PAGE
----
A Justice Department official said the additional federal law enforcement officers on the ground in the District number in “the thousands.”
“It is a definite feeling that our city is being occupied by federal forces,” said Michael G. Tobin, who heads a District office that investigates complaints against D.C. police. He also is a former colonel in the Army National Guard, who, along with members of the D.C. Council, were barred by an armed Department of Homeland Security officer from walking down part of Virginia Avenue on Tuesday.
D.C. Mayor Muriel E. Bowser (D) on Thursday made her dismay clear, saying, “We want out-of-state troops out of Washington, D.C.”
She noted the District’s futile push for statehood and full autonomy.
“Until we get that fixed,” the mayor said, “we are subject to the whims of the federal government. Sometimes they are benevolent and sometimes they are not.”
Earlier in the week, Bowser noted she does not have a complete list of which federal agencies are patrolling the city.
“We should all be concerned about who is giving the orders,” she said at a news conference, succinctly explaining that her police chief directs his officers and the federal government directs theirs.
Over the past few days, federal officers and members of the National Guard from as far away as Utah have closed streets and shrunk the public space available to protesters, which District leaders say was done without their approval. Federal officers dress in riot gear and may display firearms even when demonstrations are peaceful, times when D.C. police remain in casual dress.
Many of the federal officers have been spotted without name tags and in uniforms that do not say which agency they represent. D.C. police are required to wear name tags, even when dressed in riot gear. Many of the federal officers carry shields that say only “military police” or acronyms not readily familiar to civilians, such as “S.O.R.T,” which is the Bureau of Prisons Special Operations Response Team. And many have refused to identify what agency they represent to reporters.
House Speaker Nancy Pelosi (D-Calif.) wrote to President Trump on Thursday questioning the use of federal police officers in the District. “We are concerned about the increased militarization and the lack of clarity that may increase chaos,” she wrote.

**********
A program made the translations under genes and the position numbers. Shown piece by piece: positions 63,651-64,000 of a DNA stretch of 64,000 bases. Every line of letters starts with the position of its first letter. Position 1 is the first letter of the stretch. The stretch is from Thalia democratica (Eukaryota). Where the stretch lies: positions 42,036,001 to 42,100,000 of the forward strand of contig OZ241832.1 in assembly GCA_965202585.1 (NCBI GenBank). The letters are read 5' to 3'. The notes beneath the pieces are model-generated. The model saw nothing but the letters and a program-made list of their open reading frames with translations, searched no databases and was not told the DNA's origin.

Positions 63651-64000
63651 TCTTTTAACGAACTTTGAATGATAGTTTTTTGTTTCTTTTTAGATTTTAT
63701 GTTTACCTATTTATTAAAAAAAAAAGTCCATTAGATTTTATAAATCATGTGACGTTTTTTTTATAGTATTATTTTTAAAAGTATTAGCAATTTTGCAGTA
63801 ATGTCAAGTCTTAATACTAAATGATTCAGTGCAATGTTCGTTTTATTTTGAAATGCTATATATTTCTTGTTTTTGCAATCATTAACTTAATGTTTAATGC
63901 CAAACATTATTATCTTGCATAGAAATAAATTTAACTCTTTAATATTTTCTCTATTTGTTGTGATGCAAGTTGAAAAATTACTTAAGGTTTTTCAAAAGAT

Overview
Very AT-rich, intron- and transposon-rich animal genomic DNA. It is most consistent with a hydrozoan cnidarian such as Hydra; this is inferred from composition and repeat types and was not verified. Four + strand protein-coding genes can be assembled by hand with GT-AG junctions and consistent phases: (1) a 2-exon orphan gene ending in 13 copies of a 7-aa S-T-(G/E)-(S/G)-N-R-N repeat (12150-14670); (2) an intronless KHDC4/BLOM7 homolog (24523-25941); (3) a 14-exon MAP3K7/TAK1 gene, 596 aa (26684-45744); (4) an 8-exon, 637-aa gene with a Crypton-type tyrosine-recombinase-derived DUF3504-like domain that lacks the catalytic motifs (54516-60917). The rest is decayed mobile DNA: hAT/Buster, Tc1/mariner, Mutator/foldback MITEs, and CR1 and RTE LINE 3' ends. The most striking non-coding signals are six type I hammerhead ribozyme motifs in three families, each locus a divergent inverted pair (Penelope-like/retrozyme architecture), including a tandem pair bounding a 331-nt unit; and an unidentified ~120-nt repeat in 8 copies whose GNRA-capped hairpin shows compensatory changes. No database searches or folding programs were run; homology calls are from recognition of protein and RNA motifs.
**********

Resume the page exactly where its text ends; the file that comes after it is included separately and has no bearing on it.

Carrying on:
And Rep. Don Beyer (D-Va.) is working on legislation that would require federal officers to provide their names. He tweeted, “Denying accountability to the public they serve ensures abuses.”
Bobby Chesney, a law professor at the University of Texas at Austin, said federal agents’ refusal to identify themselves or their agency in this context of the protests is unwise and can lead to “dangers of confusion or a mistake in escalation if there’s doubt as to whether these are legitimate government officials.”
Demonstrators who have come to protest the death of George Floyd in police custody in Minneapolis see the massive security presence as an affront to their right to make their voices heard.
Asad Caicedo, 18, arrived at Lafayette Square on Wednesday night to demonstrate and instead found an entire street blocked off with a military vehicle, blocking the view of the main source of his ire, the president’s home. “It’s tyranny,” Caicedo said. “Our ability to protest is being violated with these blockades.”
Early Thursday, a Dodge SRT stopped 30 yards from a line of National Guard members standing shoulder-to-shoulder holding riot shields on 16th Street NW near the Hay-Adams hotel. Tensions briefly rose as the vehicle gunned its engine, and then Nipsey Hussle’s “FDT” — a scathing protest anthem against Trump — blared from the vehicle.
“I wanted them to get the message that they’re standing in the way of us,” said the driver, Mohamed Ja, 26. “They’re standing in the street. This is our street that we paid for with our tax dollars. I have the right to go down the street to make a right turn, or make a left, but they are blocking us.”
Demonstrations in the city, which began Friday night, have largely been peaceful. But there have been moments of unrest that left stores looted, buildings burned and scores of police officers from the District and federal agencies injured from rocks, bricks and incendiary devices.
Attorney General William P. Barr ordered all the Justice Department’s “law enforcement components” to “assist in the restoration of order to the District of Columbia,” according to a statement. Among the agencies listed were the Drug Enforcement Administration, the Bureau of Alcohol, Tobacco, Firearms and Explosives, U.S. Marshals Service, the Bureau of Prisons and the FBI. There are other federal agencies in the District as well, such as Customs and Border Protection and the Department of Homeland Security, among others.
Barr on Thursday said that while the D.C. police have experience dealing with protests, the federal government had its own interest in protecting its property. But, he said, “this is a federal city, the seat of the federal government.”